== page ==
Pentagon security fail left massive trove of data on Amazon server - reports
A cybersecurity expert with a track record in exposing data breaches has revealed that the US Defense Department left a massive data collection on an Amazon cloud server, which could have been accessed by anyone with a free account.
The report from Chris Vickery and Dan O’Sullivan of the security firm UpGuard reveals that the Defense Department’s Central Command (CENTCOM) and US Pacific Command (PACOM) were collecting billions of social media posts and storing them on Amazon’s cloud platform.
UpGuard say at least 1.8 billion posts, which were apparently collected as part of intelligence gathering operations, were contained in the exposed data “buckets.” This included content from Facebook, Twitter and news sites. It came from countries around the world, including America, and it was collected over an eight-year period.
The files appear to have come from an apparently defunct private-sector government contractor named “VendorX”. The posts are written in many different languages but UpGuard notes there appears to be an emphasis on Arabic, Farsi, and dialects spoken in Afghanistan and Pakistan.
The researchers said the the revelation poses two questions: why did the Pentagon collect the enormous archive of data, and why did it store it on such a vulnerable platform?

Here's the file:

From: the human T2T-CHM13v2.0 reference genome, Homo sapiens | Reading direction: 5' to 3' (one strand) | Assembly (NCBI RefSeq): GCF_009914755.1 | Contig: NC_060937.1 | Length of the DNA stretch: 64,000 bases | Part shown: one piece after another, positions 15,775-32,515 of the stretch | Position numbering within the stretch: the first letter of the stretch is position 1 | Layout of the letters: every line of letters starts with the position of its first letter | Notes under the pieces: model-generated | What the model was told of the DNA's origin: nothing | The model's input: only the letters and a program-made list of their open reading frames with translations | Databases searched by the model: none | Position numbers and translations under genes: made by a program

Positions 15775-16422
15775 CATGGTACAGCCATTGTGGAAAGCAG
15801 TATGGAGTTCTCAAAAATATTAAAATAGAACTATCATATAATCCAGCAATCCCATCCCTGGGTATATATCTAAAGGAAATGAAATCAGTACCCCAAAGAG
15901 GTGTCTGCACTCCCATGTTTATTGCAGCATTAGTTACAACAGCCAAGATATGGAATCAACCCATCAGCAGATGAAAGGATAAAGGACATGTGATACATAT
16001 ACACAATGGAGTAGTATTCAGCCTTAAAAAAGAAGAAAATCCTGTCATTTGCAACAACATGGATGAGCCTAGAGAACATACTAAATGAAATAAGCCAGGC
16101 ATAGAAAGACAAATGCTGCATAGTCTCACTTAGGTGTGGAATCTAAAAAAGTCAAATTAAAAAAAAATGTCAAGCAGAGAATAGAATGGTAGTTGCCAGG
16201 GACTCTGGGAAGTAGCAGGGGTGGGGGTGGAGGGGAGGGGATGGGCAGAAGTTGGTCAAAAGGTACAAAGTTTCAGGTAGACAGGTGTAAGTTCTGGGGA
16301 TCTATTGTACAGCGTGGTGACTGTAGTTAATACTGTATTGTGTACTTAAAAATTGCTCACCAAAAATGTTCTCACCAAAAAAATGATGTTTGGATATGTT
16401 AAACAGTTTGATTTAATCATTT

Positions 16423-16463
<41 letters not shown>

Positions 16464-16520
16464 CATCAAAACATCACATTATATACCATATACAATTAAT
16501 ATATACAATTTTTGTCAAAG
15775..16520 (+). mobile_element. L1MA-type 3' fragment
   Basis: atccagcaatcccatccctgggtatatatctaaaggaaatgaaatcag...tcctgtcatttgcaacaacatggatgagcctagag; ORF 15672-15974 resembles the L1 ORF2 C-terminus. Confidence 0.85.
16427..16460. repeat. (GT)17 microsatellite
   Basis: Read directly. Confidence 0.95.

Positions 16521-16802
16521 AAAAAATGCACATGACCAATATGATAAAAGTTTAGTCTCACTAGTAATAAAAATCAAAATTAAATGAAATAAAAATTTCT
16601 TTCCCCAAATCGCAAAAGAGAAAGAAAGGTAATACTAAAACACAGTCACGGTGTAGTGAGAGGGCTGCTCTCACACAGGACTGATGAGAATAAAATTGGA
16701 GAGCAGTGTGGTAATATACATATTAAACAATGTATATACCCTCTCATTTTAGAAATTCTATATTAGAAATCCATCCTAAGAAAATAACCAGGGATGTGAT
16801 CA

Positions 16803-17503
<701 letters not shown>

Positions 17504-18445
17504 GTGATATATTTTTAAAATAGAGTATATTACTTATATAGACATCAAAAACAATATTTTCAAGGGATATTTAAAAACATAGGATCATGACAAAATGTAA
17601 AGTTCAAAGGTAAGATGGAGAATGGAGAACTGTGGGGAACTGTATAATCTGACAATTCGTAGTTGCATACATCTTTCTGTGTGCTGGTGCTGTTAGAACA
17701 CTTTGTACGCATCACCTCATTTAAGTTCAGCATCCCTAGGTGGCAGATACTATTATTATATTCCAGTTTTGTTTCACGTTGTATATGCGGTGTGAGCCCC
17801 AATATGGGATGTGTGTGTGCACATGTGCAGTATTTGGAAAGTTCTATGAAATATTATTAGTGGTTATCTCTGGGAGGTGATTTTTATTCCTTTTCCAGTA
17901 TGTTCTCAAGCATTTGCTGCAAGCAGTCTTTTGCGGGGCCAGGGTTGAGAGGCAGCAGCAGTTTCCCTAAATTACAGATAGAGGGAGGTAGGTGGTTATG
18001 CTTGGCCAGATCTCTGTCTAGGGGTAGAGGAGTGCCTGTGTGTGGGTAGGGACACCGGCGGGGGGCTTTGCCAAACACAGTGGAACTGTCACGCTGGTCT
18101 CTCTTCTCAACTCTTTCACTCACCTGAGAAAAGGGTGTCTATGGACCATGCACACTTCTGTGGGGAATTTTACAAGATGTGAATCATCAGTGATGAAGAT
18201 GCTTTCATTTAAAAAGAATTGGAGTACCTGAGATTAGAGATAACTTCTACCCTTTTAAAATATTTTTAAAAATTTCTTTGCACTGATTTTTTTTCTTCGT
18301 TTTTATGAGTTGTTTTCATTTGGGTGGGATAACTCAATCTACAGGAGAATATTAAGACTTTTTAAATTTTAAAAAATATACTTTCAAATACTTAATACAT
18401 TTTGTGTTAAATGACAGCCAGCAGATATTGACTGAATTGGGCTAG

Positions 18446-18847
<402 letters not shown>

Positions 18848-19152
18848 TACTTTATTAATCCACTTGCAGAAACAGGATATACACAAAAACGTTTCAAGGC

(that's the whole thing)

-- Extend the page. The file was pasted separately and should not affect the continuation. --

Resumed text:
UpGuard notes that “the Posse Comitatus Act restricts the military from 'being used as a tool for law enforcement, except in situations of explicit national emergency based on express authorization from Congress,' but as seen in recent years, this separation has been eroded.”
The Defense Department responded to the report in a statement to CNN.
"We determined that the data was accessed via unauthorized means by employing methods to circumvent security protocols,” said Major Josh Jacques, a spokesperson for CENTCOM. "Once alerted to the unauthorized access, CENTCOM implemented additional security measures to prevent unauthorized access.”
The buckets were discovered by Vickery in early September. He made the revelation public on Friday.
The cybersecurity expert has previously exposed several similar data protection gaffes such as when over 9,000 sensitive files containing the personal data of former military, intelligence and government workers were left in public view for months and when up to 14 million Verizon customers’ details were left on an unsecured server.